The use of glass in bottles, jars and flacons was up by four per cent in 2007 over the same period the previous year, according to the European Container Glass Federation (FEVE).
Meanwhile, deliveries of thinner gauge aluminium used primarily in flexible packaging fell by seven per cent during the first half of 2008, despite an overall fall in the rate of declining demand for the metal in the bloc, said the European Aluminium Foil Association (EAFA).
With manufacturers facing growing pressures to ensure improved environmentally friendly manufacture and reduced packaging costs, both industries claim to be well placed to meet food and beverage industry needs.
Dominique Tombeur, president of FEVE, said the figures indicated a positive turnaround for the industry after years of stagnation, reflecting the strong potential for glass packaging in food, wine and cosmetics manufacturer.
“It sends an encouraging signal to the industry to keep investing in new furnaces and upgrades, new products and processes,” he stated.
Tombeur claimed that European interests in sustainable packaging materials will put glass in a unique position to meet the specific green needs of processors.
“Its 100 per cent recyclable credentials and its use of some of the earth’s most abundant raw materials – sand, soda ash and limestone – makes glass a very good story when it comes to environmental protection and contribution to combating climate change,” he stated.
In terms of demand over the year, the association said that Turkey and Portugal posted the strongest growth for glass container production with 12 and 18 per cent respectively.
Germany still remained the largest market in terms of volume though, producing 4m tonnes amounting to 20 per cent of the entire EU production of glass bottles and jars, the group added.
Similar buoyant demand in France and Italy saw an additional 3.5m tonnes of glass packaging produced in each nation, according to FEVE.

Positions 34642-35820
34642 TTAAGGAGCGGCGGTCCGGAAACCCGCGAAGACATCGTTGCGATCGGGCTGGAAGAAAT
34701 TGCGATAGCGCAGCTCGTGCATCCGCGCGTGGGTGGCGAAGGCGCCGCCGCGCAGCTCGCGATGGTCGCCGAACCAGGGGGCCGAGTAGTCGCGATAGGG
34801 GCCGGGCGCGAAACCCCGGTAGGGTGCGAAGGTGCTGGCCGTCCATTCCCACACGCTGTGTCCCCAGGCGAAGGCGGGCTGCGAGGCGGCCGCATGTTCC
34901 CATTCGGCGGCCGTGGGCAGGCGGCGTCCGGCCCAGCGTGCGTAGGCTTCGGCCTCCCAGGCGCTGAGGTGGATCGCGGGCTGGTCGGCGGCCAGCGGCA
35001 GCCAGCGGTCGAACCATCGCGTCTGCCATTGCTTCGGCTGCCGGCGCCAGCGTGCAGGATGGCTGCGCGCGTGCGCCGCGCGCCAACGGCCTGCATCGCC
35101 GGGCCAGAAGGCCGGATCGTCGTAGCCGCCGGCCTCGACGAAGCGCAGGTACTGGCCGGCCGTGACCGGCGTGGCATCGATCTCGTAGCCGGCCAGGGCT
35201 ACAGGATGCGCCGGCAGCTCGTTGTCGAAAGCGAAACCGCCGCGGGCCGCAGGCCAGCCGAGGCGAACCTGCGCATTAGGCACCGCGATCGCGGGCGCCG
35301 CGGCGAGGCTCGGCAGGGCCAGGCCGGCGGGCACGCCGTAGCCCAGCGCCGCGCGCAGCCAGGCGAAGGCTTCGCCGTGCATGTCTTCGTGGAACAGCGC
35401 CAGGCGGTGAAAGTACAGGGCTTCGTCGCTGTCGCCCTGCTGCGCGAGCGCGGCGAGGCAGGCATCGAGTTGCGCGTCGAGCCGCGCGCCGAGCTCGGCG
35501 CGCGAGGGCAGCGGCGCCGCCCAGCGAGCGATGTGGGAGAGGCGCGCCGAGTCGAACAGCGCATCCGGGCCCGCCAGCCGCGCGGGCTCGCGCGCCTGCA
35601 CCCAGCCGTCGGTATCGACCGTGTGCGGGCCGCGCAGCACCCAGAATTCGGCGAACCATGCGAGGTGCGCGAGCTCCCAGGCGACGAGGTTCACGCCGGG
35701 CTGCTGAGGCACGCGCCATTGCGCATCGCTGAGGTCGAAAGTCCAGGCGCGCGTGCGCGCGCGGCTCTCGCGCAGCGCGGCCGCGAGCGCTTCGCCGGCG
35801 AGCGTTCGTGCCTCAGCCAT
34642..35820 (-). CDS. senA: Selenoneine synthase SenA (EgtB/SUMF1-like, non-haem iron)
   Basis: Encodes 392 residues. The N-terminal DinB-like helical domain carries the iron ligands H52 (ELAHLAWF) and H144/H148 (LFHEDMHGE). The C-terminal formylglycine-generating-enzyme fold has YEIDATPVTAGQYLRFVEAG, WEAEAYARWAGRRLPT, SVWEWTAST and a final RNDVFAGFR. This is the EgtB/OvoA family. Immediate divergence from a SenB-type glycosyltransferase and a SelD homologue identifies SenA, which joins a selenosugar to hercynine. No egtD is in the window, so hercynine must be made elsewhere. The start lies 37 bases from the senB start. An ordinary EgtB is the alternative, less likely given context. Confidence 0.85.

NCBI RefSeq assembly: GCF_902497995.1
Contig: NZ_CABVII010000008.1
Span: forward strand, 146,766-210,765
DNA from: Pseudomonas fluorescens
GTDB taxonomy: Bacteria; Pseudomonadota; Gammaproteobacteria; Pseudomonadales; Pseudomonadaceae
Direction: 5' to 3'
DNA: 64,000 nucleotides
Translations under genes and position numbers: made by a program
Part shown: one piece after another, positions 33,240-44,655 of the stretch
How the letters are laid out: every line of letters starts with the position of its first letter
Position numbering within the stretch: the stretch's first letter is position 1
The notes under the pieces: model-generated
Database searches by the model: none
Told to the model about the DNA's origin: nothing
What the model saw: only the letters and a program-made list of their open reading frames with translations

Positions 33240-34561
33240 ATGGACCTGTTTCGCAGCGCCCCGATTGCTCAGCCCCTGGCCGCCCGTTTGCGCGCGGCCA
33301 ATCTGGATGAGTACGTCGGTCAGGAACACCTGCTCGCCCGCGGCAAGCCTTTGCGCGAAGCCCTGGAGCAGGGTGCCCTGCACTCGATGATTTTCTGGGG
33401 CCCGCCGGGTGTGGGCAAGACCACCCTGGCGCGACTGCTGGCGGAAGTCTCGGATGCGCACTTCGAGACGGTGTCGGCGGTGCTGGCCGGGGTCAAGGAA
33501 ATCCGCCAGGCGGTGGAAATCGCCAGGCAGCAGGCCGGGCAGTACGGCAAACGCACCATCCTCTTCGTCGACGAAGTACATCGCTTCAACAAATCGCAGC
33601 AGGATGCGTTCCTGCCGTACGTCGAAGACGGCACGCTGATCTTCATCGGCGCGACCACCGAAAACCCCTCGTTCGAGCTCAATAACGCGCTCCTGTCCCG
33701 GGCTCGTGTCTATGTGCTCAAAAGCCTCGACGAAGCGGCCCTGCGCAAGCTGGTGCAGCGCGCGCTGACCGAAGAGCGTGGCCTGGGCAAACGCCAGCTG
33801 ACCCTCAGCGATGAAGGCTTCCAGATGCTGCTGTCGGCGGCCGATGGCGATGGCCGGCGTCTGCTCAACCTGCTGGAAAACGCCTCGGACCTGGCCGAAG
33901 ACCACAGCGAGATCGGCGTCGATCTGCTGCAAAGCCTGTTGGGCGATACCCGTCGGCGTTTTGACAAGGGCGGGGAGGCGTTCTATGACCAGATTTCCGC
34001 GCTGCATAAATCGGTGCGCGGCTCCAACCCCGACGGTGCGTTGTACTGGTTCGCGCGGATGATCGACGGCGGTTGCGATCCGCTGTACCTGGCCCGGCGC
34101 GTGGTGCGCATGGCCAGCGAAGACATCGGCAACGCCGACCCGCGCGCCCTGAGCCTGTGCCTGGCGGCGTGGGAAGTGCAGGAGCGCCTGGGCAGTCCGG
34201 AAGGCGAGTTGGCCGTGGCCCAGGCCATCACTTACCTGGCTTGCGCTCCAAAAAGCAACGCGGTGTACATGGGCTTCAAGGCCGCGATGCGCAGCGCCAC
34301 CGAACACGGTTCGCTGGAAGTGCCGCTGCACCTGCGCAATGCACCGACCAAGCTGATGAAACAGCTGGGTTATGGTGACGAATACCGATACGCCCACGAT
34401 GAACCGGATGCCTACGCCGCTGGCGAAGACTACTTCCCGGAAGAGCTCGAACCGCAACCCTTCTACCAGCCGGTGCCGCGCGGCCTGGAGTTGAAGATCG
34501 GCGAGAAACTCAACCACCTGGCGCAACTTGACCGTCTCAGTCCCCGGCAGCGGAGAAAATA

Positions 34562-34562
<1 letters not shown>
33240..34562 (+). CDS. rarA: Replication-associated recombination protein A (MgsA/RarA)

In terms of aluminium production, EAFA president Fred McDonogh said that although the current economic situation had led to a five per cent decline in European aluminium usage, the industry was still confident of future demand growth.
"The overall economic situation means that the general reluctance to consume is an unfortunate fact to which our customers and their customers have to adapt,” he stated. “However, the slight trend recovery in the second quarter underlines the optimism of the European aluminium foil industry for the rest of the year 2008."
Three quarters of aluminium foil is used for packaging purposes, particularly for flexible pack and container use, states the EAFA.
Euro pack comparisons
In Europe, by the end of this year, 50 per cent of all metal packaging in the bloc must be recycled, according to official targets. By the same deadline, 60 per cent of glass and paper packaging materials must be reclaimed, while 22.5 per cent pf plastics should also be recoverable, according to official papers.
The most recent official EU figures on packaging materials across all 25 member states - published in 2005 - found that metal recycling, both in terms of aluminium and steel, had increased marginally by 0.7 percentage points to 57.7 per cent compared to 2004.
While not related specifically on the food and beverage industry, paperboard remained the most recycled packaging material in the bloc overall, with rates climbing by 3.1 per cent to 73.5 per cent over the same time period.
Glass and plastics remained just behind their 2008 targets in 2005 at 59 per cent and 24.8 per cent respectively.